Virginia’s Triple Crown
Virginia’s Triple Crown consists of the Dragon’s Tooth, McAfee Knob, and Tinker Cliffs, three prominent rock formations in close proximity.
I didn’t even know this was a thing until I’d gotten into Daleville and began researching the area. I was impressed with the towering rocks and steep cliffs, and only later learned this area is the crown jewel of Central Virginia.
Closures and Worry
My first night in Pearisburg was spent picking apart a rotisserie chicken from the supermarket and listening to others fret about the implications of a fire closure and around McAfee Knob.
The section was a few days ahead and with the warm temperatures and no precipitation, I thought the likelihood of a reopening slim.
But I’m used to the ferocious fires of the West. Summer tinderbox forests explode into raging infernos that only a winter snowfall can smother.
Some were upset that this stretch around McAfee was closed, and in my ignorance I figured I’d miss out on one of the most photographed places on the AT. Aside from the small outcropping of rock, I had no idea what this 20-mile stretch included.
Chomper and I are on a fixed schedule, needing to catch a shuttle to get her to Yorktown for part three of her trip. We have been ahead of our plans so we’ve been able to take a few extra days here and there. Already a zero in Pearisburg, and with a closure, likely a double zero in Daleville.
I left Pearisburg in the morning and was surprised with the news that the brush fire around McAfee Knob was out and that the trail was again open.
Chomper and I left the Audie Murphy monument after hearing from a former East German solider describe what it was like in Berlin when the wall came down. Chomper hummed “Anchors Aweigh” across the gentle crest.
We thought the Dragon’s Tooth was an obnoxious impediment on our way to the Catawba Grocery. Then Chomper tried to perform a bouldering move on the rock face and found herself with two points of contact, one foot and her backpack. Her shouts were drowned out by my laughter and the sound of a riding lawnmower in the valley below.
Leaving the self-proclaimed grocery store, a large gas station, under threats of rain, we pressed to Johns Spring Shelter across the highway.
Even on a Saturday night, at a shelter a mile from the road, on the way up to McAfee Knob, the place was empty after nightfall.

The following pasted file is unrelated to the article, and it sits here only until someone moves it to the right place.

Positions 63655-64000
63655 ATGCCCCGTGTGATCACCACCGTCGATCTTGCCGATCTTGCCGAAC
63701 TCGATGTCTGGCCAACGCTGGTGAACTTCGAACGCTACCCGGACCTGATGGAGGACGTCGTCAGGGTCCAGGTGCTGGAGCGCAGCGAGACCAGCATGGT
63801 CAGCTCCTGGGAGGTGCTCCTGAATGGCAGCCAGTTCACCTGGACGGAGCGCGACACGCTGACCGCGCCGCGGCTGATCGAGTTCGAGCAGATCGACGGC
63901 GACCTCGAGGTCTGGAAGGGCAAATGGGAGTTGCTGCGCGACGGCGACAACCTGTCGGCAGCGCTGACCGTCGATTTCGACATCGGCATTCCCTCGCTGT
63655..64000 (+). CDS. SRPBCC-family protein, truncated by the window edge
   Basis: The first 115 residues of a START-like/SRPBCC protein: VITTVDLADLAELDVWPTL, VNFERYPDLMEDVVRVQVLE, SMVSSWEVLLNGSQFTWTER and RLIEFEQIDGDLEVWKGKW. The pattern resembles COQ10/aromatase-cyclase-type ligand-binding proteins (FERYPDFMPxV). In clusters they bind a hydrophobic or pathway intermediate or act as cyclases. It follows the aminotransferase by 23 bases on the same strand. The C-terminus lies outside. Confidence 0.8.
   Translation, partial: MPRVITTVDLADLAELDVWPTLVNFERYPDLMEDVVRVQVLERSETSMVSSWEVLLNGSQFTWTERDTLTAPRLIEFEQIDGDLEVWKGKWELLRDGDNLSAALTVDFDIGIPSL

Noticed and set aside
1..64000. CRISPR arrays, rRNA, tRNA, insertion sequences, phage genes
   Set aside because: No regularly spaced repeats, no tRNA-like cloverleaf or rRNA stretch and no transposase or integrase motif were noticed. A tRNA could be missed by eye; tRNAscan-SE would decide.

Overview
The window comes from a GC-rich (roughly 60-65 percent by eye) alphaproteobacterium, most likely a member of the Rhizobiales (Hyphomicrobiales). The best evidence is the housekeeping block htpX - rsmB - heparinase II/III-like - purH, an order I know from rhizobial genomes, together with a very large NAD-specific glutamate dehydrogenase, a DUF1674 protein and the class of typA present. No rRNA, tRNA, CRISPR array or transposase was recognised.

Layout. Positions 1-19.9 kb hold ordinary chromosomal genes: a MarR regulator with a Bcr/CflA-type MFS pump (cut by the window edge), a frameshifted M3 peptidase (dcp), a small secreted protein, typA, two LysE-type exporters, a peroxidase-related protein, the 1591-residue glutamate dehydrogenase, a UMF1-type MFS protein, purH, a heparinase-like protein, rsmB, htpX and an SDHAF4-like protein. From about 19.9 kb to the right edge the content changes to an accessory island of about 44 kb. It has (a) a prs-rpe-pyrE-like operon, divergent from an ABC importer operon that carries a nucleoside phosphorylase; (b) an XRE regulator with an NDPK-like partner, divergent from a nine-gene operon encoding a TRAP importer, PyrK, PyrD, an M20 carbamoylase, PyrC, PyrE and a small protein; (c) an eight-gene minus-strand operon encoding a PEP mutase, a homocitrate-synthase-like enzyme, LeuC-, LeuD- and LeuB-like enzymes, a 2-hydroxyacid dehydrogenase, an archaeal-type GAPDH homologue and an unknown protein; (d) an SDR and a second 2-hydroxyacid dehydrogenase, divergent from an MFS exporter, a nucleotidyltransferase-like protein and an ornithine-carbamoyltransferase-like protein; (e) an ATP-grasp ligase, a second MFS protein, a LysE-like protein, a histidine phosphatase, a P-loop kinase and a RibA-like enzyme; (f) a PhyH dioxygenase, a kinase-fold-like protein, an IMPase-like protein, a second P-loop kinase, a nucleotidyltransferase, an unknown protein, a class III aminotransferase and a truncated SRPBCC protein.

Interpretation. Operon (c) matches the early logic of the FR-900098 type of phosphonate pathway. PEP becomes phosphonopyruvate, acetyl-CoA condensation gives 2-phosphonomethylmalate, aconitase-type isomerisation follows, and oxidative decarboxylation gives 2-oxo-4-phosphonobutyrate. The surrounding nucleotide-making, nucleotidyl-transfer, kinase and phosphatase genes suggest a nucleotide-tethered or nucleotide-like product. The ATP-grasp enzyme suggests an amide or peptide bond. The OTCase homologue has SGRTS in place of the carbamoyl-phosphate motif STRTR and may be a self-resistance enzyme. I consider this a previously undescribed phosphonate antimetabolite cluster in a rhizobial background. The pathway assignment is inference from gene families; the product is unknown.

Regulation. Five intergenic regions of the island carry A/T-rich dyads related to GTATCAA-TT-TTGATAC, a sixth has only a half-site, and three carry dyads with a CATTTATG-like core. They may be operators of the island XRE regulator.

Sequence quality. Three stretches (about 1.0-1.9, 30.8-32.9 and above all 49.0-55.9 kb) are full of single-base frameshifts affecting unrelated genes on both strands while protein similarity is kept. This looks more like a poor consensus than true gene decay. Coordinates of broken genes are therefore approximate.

The morning up to McAfee Knob was damp and cool. To the east the duff and underbrush were freshly burned and there was a smell of cinder and ash. A thick fog hung close to the summit and views were limited at best. As the clouds blew past, brief glimpses could be had of the valley beyond.
During the walk along the ridge toward Tinker Cliffs the fog began to burn off and the air was sweltering and thick. I didn’t know what the cliffs would have to offer, aside from what the guide called a view toward McAfee. Given the view prior, I was not hopeful.
Once the clouds began to lift, the light pushing against the gray, the brilliance of the green mountains, the golden spotlight like circles filling the valley, something about the light all happened in the right way and made this one of the best moments on the Appalachian Trail.
I was so transfixed in that moment that I failed to take heed when the storm clouds opened up and began showering the valley below. For five minutes I watched the rain shower rush toward the cliffs and then acted surprised when the cold rain pelted the rocks.
It was a quick, hard rain and when it was over there was a golden radiance passing through the steaming forest floor.
And Then Daleville
The trail into Daleville spits hikers out onto a suburban feeder highway unceremoniously. I stood at the edge of U.S. 220 questioning my sanity. I had to wonder how it’s possible to experience such moving beauty in the beginning of the day and then to find myself in the midst of sprawling America at the end. Sometimes I find the dichotomies subtle and nuanced but here they stood in stark relief.
I embraced Daleville, the barbecue joint, the Kroger, the pedicure at the nail salon, the whole half mile I was willing to walk from the comfort of my motel.
It was a sleepy zero in which I didn’t rest well. That seemed to be true for the others trying to break from Daleville’s grip working their way toward Fulhardt Shelter.
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